DEMOCRATIC POLITICAL SYSTEMS IN WESTERN EUROPE AND THE U.S.
This research paper discusses the similarities and differences between parliamentary democracy in Western Europe and the American political system. Despite many differences, the two systems share basic values, including a common belief in the sovereignty of the popular will exercised directly and through elected representatives, constitutional government and the protection of the rights of minorities.
1. Unitary v. federalist systems. Under the American Constitution, political power is shared among national, state and local governments. All powers not expressly granted to the national government are reserved to the States. Each state, regardless of the size of its population is guaranteed two seats in the co-equal legislative branch, the Senate. Federal courts decide where the boundaries between the federal government and the states lie.
Most European governments are unitary with one national government having the power to make laws and enact executive decrees binding the whole nation. Most legislatures are bicameral, except in Sweden. Typically, the lower house, such as the House of Commons has stronger powers than the upper house.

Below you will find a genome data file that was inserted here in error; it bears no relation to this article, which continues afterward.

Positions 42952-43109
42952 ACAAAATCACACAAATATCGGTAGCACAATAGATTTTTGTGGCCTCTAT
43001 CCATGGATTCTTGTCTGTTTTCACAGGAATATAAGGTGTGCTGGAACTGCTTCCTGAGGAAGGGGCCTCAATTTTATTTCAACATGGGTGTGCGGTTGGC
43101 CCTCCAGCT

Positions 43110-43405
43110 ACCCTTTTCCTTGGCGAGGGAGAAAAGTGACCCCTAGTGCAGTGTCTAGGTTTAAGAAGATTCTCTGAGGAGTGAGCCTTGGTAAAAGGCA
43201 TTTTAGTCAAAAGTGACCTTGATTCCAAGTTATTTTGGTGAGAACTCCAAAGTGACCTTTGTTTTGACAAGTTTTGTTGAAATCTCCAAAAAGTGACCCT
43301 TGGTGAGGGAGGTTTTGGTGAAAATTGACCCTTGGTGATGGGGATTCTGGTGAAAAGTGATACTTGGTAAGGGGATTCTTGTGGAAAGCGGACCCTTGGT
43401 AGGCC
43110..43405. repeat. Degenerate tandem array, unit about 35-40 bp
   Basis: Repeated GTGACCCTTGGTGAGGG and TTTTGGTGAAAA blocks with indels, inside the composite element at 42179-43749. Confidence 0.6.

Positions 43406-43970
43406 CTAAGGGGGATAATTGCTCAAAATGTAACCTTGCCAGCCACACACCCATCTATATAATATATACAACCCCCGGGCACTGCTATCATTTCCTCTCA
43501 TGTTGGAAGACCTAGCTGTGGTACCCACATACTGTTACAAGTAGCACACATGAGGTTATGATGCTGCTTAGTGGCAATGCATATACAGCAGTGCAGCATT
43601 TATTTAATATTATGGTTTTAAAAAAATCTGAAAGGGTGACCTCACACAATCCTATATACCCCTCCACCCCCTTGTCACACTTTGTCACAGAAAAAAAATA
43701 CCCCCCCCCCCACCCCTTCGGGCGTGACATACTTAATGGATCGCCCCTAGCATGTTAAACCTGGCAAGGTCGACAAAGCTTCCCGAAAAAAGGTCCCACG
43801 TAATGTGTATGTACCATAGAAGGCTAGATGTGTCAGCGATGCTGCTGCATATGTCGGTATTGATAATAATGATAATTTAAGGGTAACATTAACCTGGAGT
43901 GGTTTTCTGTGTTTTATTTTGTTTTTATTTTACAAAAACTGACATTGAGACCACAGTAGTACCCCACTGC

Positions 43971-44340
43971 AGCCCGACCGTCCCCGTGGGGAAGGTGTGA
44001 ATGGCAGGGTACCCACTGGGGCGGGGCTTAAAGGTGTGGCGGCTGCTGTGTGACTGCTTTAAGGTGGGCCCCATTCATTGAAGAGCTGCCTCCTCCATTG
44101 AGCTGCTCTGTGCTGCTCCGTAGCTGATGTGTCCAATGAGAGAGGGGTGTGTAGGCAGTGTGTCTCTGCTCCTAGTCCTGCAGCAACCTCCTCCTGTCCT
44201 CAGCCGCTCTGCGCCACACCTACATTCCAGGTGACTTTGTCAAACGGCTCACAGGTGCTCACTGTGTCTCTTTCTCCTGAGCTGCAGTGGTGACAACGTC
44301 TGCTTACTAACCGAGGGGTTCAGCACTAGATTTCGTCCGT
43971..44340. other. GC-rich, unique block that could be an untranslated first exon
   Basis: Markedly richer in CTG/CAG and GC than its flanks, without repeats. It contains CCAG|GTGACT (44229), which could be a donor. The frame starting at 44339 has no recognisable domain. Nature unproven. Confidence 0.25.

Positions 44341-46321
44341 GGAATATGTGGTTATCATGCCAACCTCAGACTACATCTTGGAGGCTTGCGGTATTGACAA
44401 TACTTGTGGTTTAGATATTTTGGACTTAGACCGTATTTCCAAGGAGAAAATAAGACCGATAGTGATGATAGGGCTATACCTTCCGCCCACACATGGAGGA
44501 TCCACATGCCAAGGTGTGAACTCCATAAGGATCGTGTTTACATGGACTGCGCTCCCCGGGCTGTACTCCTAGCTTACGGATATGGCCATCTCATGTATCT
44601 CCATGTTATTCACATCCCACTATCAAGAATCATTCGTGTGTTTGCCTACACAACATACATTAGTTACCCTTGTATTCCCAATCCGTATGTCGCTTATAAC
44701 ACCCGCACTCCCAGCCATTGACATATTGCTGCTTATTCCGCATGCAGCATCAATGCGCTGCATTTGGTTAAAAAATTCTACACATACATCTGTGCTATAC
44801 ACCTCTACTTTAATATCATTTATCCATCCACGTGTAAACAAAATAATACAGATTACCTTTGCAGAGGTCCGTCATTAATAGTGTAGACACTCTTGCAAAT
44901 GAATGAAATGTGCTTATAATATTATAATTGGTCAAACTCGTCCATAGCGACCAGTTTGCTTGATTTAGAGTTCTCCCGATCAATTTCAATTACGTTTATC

However, Switzerland has a federalist structure in which 26 regional cantons have substantial autonomy, are consulted on federal legislation and in which a majority of the cantons have a veto power over the passage of constitutional amendments.
In the United States, the powers of the central government greatly expanded in the 20th century, but today the trend is toward devolving more power to the states, especially with respect to the implementation of domestic policy. Federalism is on the rise in Western Europe. Substantial regional powers are decentralized under the German federal constitutional to regional Lander. New regional political parties such as the Scottish National Party in Great Britain and regionally-based parties...